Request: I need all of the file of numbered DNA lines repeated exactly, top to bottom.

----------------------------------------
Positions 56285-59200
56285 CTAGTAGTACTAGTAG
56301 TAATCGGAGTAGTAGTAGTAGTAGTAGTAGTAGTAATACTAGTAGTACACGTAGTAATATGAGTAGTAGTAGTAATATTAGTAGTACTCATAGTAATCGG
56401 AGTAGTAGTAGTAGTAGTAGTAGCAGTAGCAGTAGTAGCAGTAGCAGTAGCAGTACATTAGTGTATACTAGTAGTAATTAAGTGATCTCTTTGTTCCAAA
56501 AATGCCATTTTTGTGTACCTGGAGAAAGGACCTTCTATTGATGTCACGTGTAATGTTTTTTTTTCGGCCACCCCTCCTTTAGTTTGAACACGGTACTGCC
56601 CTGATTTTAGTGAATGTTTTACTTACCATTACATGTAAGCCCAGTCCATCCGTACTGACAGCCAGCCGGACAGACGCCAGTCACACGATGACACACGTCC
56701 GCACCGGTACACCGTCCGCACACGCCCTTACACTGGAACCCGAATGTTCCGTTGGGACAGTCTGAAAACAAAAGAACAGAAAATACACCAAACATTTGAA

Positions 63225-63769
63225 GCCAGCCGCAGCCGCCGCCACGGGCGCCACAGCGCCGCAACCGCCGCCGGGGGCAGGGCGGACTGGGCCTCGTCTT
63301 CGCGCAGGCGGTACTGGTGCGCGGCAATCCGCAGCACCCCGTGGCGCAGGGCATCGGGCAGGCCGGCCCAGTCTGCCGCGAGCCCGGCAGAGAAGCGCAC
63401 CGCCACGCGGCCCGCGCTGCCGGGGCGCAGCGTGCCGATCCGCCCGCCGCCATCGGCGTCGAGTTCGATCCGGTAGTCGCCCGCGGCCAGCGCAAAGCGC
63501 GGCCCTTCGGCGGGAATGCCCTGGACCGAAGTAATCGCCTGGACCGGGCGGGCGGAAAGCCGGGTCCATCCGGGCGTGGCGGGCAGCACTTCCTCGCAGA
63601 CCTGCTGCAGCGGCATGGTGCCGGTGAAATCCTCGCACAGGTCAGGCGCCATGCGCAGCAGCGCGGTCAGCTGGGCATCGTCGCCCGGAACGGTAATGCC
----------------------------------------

Positions 56285-59200
56285 CTAGTAGTACTAGTAG
56301 TAATCGGAGTAGTAGTAGTAGTAGTAGTAGTAGTAATACTAGTAGTACACGTAGTAATATGAGTAGTAGTAGTAATATTAGTAGTACTCATAGTAATCGG
56401 AGTAGTAGTAGTAGTAGTAGTAGCAGTAGCAGTAGTAGCAGTAGCAGTAGCAGTACATTAGTGTATACTAGTAGTAATTAAGTGATCTCTTTGTTCCAAA
56501 AATGCCATTTTTGTGTACCTGGAGAAAGGACCTTCTATTGATGTCACGTGTAATGTTTTTTTTTCGGCCACCCCTCCTTTAGTTTGAACACGGTACTGCC
56601 CTGATTTTAGTGAATGTTTTACTTACCATTACATGTAAGCCCAGTCCATCCGTACTGACAGCCAGCCGGACAGACGCCAGTCACACGATGACACACGTCC
56701 GCACCGGTACACCGTCCGCACACGCCCTTACACTGGAACCCGAATGTTCCGTTGGGACAGTCTGAAAACAAAAGAACAGAAAATACACCAAACATTTGAA

Positions 63225-63769
63225 GCCAGCCGCAGCCGCCGCCACGGGCGCCACAGCGCCGCAACCGCCGCCGGGGGCAGGGCGGACTGGGCCTCGTCTT
63301 CGCGCAGGCGGTACTGGTGCGCGGCAATCCGCAGCACCCCGTGGCGCAGGGCATCGGGCAGGCCGGCCCAGTCTGCCGCGAGCCCGGCAGAGAAGCGCAC
63401 CGCCACGCGGCCCGCGCTGCCGGGGCGCAGCGTGCCGATCCGCCCGCCGCCATCGGCGTCGAGTTCGATCCGGTAGTCGCCCGCGGCCAGCGCAAAGCGC
63501 GGCCCTTCGGCGGGAATGCCCTGGACCGAAGTAATCGCCTGGACCGGGCGGGCGGAAAGCCGGGTCCATCCGGGCGTGGCGGGCAGCACTTCCTCGCAGA
63601 CCTGCTGCAGCGGCATGGTGCCGGTGAAATCCTCGCACAGGTCAGGCGCCATGCGCAGCAGCGCGGTCAGCTGGGCATCGTCGCCCGGAACGGTAATGCC